Crossbow, at Gallimard, is increasingly establishing itself as a reference collection, making room for « written » texts, brilliant but confidential.
Confidential, in the sense that we know that they will not be sold in the tens of thousands and that we are unlikely to find them in literary price lists (and at the same time, when we see the freedoms that the juries are taking more and more, perhaps it is not so incredible to imagine seeing appearing in the coming years texts published by the crossbow in the said lists, but I digress).
I chose two titles in their latest releases: Forget Clemence by Michèle Audin and Hold until dawn by Carole Fives. This is the first one I would like to talk about here.
When I was in college, I did a research master’s degree in Modern Letters and I « specialized » in 18th century European literature. I mainly worked on the place of women in the novel, but without officially entering what is called the gender studies. What interested me (and still interests me) was the filter men put on women’s stories to tell them. How they modified these same stories by making them pass by their masculine subjectivity. The study was complex, especially because there is a severe shortage of material to rely on to analyze these stories of women firsthand. I have spent an impressive number of hours in the archives looking through minutes and civil status documents of all kinds to try to pull the wires and get out something that says a truth of the condition of women of the people. It was not an easy task and to do it right, it would have taken years of research, and probably a doctoral cadre. I wouldn’t say I failed but what is certain is that I didn’t succeed: my goal was too high, the task too difficult for my level considering the time I had.
I’m telling this, because what Michèle Audin does in Forget Clemence reminds me of what I’ve done over the years. Except that she does it like an author: she does not write a dissertation, does not prepare to answer the remarks and questions of a jury. It’s beautiful, it’s written and it’s particularly touching.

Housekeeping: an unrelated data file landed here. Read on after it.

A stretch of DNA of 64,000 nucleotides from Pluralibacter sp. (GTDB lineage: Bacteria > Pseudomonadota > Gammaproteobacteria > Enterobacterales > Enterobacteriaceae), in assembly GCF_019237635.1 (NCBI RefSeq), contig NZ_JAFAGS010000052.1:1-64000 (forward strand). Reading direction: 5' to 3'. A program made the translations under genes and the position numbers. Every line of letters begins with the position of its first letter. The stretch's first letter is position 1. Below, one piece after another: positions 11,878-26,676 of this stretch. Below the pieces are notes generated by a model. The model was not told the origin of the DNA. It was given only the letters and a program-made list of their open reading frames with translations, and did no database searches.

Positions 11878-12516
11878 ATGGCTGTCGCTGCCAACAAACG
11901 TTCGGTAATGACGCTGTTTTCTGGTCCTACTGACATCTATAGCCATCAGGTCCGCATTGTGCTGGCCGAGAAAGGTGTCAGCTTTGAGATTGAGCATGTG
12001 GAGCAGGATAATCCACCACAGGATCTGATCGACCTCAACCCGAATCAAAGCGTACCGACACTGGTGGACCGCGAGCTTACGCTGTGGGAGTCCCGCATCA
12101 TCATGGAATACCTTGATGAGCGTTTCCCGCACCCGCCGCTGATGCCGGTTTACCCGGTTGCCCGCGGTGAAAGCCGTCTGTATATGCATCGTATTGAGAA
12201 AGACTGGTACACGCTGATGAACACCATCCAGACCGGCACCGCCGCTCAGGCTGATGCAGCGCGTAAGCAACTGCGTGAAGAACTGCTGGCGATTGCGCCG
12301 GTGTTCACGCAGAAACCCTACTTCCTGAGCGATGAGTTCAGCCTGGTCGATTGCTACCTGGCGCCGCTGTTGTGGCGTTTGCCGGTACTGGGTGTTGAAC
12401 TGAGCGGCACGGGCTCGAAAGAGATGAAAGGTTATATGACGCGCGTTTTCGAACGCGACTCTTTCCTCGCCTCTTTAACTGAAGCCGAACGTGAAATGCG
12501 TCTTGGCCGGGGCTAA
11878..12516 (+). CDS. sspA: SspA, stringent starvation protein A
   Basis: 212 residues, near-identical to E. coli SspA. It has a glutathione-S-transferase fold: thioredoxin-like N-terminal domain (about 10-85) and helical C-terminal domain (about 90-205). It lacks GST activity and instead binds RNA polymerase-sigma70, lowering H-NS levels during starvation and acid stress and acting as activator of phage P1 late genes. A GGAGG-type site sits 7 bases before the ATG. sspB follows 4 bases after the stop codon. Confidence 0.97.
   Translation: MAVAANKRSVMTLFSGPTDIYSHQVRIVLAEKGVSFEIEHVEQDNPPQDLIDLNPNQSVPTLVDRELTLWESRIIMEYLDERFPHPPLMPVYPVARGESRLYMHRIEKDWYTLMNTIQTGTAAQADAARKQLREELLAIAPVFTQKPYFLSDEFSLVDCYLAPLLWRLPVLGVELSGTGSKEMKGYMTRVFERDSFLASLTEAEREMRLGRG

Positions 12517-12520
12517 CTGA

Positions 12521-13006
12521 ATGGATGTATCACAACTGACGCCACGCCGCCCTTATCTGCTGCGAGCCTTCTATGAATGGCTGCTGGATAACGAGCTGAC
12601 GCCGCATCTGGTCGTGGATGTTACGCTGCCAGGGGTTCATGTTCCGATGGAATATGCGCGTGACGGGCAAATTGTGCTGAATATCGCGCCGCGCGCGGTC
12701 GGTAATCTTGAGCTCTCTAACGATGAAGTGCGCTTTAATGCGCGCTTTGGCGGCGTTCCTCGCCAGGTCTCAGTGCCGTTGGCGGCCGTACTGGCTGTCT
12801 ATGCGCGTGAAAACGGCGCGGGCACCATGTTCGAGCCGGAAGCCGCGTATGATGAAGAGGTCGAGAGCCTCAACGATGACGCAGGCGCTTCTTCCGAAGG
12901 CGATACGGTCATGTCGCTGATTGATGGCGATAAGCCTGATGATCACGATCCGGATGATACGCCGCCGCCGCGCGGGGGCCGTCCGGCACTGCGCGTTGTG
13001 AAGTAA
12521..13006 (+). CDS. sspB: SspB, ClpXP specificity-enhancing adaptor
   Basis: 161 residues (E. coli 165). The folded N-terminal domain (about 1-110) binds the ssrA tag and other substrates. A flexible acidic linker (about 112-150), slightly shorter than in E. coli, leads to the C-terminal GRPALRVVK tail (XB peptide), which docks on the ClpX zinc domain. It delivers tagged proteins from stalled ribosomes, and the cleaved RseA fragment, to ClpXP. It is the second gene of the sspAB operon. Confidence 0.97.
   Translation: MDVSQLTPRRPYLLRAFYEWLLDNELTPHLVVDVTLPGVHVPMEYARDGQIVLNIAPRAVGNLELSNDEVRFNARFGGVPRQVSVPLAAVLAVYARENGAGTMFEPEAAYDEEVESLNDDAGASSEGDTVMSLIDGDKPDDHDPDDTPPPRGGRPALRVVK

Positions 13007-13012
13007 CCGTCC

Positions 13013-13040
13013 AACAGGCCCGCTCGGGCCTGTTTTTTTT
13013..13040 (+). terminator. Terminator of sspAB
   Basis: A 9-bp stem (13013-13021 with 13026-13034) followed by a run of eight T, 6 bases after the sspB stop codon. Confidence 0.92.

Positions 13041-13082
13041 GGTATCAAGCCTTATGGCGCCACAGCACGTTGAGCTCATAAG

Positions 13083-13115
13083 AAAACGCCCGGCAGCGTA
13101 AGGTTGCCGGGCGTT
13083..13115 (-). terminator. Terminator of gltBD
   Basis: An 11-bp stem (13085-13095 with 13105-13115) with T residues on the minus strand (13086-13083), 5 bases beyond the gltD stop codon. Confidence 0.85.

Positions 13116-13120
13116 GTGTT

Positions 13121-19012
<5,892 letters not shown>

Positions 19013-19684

Michèle Audin starts from the civil status act (7 lines) of a worker who died at the age of 21 at the start of the 20th century and dissects it to tell a little bit about the story of this woman, based on what history bequeathed to us and say something about the condition of women of the people at that time. But no matter how well she goes back to the place of Clemence, it is very difficult to start almost 140 years back and to disregard modern cars and buildings to relive the everyday life of the silk worker.
This text is of rare poetry. It is short, each word is weighed, precious.
On each line, on each page, we are invited to go further than the text, to imagine the grief that the loss of a two-week-old child can cause.
We will not know how badly Clemence succumbed to 21 years of life in a hospital where we died a lot at the time, but the possibilities are many. She leaves behind an 11-month-old orphan (her second child), a widower and endless questions.
You will have to read the text to the end to understand the link between Michèle and Clémence.
Michèle Audin, Forget Clemence
ed. Gallimard, crossbow collection
65 pages, 10 €